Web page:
That's all I found out yesterday. If anyone wants to disagree or give me tips or something I would really like it.



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Old 07-31-2007, 07:16 PM   #2
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Everything sounds right cept you asking for tips? What are you trying to achieve besides high fuel mileage? You sound very aware of your vans aero, and you know the causes and effects of your actions while using it!
Welcome to GasSavers, and keep up the good work!

"You have to know the truth, and seek the truth, and the truth will set you free."
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Old 07-31-2007, 09:37 PM   #3
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Nice Writeup

I'd recommend a ScanGauge or similar Feedback device for real-time FE...

Did you have any automatic driving style or mods questions?

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Old 08-01-2007, 07:57 AM   #4
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skale7, Here's what I've found works with my a/t in city driving: At my preferred acceleration throttle position (~50&#37, the trannie will stay in 3rd (not down-shift) above 25mph. And above 45, the t/c will remain locked up. I try to stay above these thresholds so I can take those hills in the highest gear possible.

By doing this, I've been getting 22mpg on my daily, one-mile, 25mph, hilly, through-stop-signs-and-red-lights, take-the-daughter-to-school commute. I think I used to get 14mpg when I let my speed bleed off to a crawl at the top of each hill.

I hope that helps. Your thresholds may vary, of course, but the principle should apply to your a/t driving.
Roll on,

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Old 08-01-2007, 01:10 PM   #5
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I really need to find those things out on my car. The speeds/rpms for the right gear and how to accelerate. Current;y I just see the instantaneous display at 10mpg or so and say "sh.t!" and then don't know how to help it without slowing down too much. Do you have any tips to finding the right speeds and where to throttle?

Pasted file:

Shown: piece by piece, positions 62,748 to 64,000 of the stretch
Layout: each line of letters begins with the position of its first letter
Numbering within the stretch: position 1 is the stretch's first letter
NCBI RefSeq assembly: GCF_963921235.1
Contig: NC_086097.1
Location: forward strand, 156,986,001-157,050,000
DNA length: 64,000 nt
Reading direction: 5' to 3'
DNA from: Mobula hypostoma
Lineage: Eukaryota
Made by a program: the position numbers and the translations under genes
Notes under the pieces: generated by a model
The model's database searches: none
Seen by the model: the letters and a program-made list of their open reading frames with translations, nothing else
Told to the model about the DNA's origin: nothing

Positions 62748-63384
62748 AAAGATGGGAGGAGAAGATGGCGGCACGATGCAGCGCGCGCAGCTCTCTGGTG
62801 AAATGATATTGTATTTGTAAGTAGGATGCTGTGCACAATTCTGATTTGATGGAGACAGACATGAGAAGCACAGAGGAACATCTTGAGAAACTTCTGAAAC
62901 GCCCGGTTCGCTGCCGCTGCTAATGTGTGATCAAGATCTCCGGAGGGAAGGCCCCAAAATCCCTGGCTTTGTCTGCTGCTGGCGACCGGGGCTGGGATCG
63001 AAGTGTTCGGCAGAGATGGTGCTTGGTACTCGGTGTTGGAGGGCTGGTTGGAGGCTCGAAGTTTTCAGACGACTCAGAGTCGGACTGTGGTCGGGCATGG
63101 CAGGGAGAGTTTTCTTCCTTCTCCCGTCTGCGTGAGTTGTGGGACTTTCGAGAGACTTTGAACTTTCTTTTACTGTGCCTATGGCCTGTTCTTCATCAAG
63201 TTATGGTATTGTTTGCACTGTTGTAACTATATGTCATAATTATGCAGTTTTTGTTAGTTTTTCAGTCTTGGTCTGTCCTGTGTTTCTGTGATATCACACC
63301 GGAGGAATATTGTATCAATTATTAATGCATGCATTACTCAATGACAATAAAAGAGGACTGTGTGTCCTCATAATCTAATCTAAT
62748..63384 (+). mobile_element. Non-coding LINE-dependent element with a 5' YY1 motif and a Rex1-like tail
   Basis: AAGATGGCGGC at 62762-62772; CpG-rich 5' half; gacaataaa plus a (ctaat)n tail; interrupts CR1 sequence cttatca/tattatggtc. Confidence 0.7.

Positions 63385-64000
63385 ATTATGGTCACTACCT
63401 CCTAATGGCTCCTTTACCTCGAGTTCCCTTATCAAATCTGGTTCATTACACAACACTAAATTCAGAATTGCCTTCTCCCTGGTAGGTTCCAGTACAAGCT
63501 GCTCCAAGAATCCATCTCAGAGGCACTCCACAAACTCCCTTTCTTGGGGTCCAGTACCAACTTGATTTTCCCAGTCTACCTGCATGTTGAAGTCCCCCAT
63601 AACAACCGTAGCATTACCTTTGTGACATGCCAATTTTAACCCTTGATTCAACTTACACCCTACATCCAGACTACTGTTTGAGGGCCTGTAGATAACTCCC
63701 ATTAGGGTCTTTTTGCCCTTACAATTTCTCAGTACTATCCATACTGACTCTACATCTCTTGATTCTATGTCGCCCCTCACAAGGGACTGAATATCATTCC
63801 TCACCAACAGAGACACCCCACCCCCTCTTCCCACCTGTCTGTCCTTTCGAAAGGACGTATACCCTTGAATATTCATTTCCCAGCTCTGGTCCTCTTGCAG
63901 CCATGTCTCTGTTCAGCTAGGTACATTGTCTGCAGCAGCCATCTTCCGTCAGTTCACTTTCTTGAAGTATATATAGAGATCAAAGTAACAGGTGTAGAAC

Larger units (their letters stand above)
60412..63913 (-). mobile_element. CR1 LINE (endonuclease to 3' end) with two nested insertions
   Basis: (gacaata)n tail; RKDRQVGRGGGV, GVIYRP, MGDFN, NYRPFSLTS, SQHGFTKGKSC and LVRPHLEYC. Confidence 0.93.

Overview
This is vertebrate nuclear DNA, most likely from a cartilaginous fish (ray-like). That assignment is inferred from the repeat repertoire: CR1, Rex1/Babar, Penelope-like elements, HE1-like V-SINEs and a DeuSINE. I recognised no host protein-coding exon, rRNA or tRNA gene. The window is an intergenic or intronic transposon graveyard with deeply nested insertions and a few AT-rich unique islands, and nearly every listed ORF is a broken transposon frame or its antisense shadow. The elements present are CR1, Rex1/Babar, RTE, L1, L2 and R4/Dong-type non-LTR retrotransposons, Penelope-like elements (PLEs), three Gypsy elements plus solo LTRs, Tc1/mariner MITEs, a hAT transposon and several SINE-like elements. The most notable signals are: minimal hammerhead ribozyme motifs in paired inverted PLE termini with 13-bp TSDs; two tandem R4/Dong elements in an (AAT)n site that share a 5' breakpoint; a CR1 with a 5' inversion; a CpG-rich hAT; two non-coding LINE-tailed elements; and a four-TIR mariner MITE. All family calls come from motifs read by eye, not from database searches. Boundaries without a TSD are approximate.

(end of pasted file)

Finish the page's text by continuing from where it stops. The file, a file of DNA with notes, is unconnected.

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Old 08-02-2007, 06:34 AM   #6
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Andy, I think these guys have it right. Get to your tallest gear as quickly as you reasonably can, because that's where you get the most distance for each engine revolution. Don't floor it and go open loop, but don't baby it either.

(When I first started trying for efficiency I would keep my RPMs below 2000, 2200 tops while accelerating. I thought I was being smart until I got my ScanGauge and saw how much lower the MPG is in 1st and 2nd (3rd actually isn't too bad). Giving it a little more gas and getting into the higher gears sooner -- as long as I'm not in a 25MPH stop-sign-laden environment -- seems to be a better choice. I switched from a "granny gas" TPS value of 12 or so to 20 at first, last tank was 25, this tank I'm trying 30.)

In next-to-highest gear don't push too hard or you're delay the shift -- remember, the goal is to get to your tallest gear quickly. (Though if you have a lockup TC, you may benefit from a little more gas and a higher RPM shift in exchange for faster lockup... can anyone coment on that?)

As soon as you get into lockup (or your tallest gear without), back way off on the gas (try to anticipate that if you can). Run your RPMs as low as you feel you reasonably can. If you have a lockup TC that's probably going to put you around 45MPH or so but, like you said, you'll have to find the values for your vehicle.

(On the VW -- which doesn't have lockup as far as I can determine -- if I run in the 1600s in 4th (around TPS 10) I see better than 50MPG on the flats at around 40MPH. That's on a vehicle rated 22 combined, with no significant mods, just a little extra air in the tires (45PSI). There's a route into town that runs more-or-less parallel to the interstate with minimal stoplights and a lot of 30/35/40MPH segments. I'm now taking that in preference to the 65MPH+ interstate, getting much better mileage, enjoying the ride a whole lot more, and only spending about five more minutes on the road each way.)